Zenzele: A Letter For My Daughter - Chapter 11 Summary & Analysis

J. Nozipo Maraire
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Summary

In Chapter 11, Shiri admits that she does not have answers for Zenzele on religious matters. Instead, she tells the story of the time when an eight-year-old Zenzele dragged her into one of the town’s chapels. Together, they marveled at the paintings of black angels and of an African John the Baptist and Jesus. Pacing around the chapel, Shiri reflected: “Who had deprived me of this vision? This God knew me. His cross was my cross; His people were my people, Mary, Joseph, Peter, Mark, and John—all black like me!” (182). For Shiri, who hs never seen an icon that looked like herself, the experience brings her literally to her knees. Her head begins “exploding with new images and new faith” (183). She realized that she had deprived herself and her daughter of the experience of Christianity, and she then began attending a nearby Orthodox...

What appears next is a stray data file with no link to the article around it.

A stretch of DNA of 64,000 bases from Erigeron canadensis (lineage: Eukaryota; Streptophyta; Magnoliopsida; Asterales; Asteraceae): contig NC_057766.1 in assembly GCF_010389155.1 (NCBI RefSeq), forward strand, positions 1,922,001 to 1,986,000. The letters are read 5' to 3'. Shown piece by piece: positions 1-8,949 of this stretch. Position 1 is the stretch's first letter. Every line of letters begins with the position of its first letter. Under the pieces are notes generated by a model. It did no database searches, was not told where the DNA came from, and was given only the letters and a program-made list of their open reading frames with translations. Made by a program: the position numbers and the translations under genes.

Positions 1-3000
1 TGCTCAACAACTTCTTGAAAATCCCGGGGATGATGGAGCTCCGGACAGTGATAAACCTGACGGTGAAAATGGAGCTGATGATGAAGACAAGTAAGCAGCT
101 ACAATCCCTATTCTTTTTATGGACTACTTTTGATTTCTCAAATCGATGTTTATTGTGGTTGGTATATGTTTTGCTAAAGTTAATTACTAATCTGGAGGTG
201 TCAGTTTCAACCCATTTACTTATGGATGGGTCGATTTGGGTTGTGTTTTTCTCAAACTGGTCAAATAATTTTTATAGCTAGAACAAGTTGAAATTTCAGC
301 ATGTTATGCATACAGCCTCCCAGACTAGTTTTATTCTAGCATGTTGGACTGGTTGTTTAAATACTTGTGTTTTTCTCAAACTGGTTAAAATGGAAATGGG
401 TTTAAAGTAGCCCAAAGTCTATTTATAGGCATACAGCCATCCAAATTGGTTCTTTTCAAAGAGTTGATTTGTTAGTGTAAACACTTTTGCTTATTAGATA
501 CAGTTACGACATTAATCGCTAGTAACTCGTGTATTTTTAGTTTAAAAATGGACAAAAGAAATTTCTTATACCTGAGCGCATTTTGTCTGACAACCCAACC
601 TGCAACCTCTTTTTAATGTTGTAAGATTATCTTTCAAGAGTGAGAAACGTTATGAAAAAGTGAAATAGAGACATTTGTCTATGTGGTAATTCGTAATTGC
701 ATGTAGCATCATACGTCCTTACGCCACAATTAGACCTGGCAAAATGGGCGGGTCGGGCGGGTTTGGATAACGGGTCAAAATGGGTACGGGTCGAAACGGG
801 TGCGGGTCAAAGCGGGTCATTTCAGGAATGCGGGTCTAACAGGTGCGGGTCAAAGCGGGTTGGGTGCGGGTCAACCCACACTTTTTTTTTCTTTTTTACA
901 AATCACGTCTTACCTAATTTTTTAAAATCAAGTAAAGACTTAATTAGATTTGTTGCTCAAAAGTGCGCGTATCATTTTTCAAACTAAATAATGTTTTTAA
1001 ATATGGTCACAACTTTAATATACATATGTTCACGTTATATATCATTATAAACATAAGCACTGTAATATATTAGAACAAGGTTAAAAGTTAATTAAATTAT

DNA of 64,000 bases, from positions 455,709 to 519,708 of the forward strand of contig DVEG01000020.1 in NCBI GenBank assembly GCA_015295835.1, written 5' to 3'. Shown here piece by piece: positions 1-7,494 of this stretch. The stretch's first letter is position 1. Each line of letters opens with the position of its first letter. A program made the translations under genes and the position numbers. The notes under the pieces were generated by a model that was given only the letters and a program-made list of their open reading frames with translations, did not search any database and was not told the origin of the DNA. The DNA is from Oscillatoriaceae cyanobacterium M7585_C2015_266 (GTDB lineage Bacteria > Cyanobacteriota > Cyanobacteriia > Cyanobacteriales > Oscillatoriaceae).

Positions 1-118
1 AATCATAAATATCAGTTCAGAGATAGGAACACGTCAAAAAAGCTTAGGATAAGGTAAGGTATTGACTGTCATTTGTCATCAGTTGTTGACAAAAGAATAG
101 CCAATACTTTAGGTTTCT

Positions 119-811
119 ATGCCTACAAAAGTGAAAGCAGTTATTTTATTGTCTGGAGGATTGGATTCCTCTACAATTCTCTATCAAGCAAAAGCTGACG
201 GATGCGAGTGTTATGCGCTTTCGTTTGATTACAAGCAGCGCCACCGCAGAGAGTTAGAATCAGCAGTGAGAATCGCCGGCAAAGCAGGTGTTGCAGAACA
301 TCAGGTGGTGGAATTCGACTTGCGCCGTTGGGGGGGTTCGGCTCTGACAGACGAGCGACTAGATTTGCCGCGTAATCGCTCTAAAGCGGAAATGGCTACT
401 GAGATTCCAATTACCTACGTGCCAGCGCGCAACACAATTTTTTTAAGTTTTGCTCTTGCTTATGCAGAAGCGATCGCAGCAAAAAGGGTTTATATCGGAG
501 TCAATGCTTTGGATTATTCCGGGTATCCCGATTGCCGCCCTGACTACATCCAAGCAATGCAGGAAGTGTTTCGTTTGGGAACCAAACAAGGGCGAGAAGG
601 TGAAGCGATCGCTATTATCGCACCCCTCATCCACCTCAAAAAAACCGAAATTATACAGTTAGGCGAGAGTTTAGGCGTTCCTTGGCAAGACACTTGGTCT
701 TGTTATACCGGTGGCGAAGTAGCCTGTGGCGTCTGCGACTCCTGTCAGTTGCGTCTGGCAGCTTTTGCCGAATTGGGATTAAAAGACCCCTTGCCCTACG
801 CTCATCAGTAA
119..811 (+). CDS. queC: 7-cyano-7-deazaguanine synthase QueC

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This section contains 697 words
(approx. 2 pages at 400 words per page)
Buy the Zenzele: A Letter For My Daughter Study Guide
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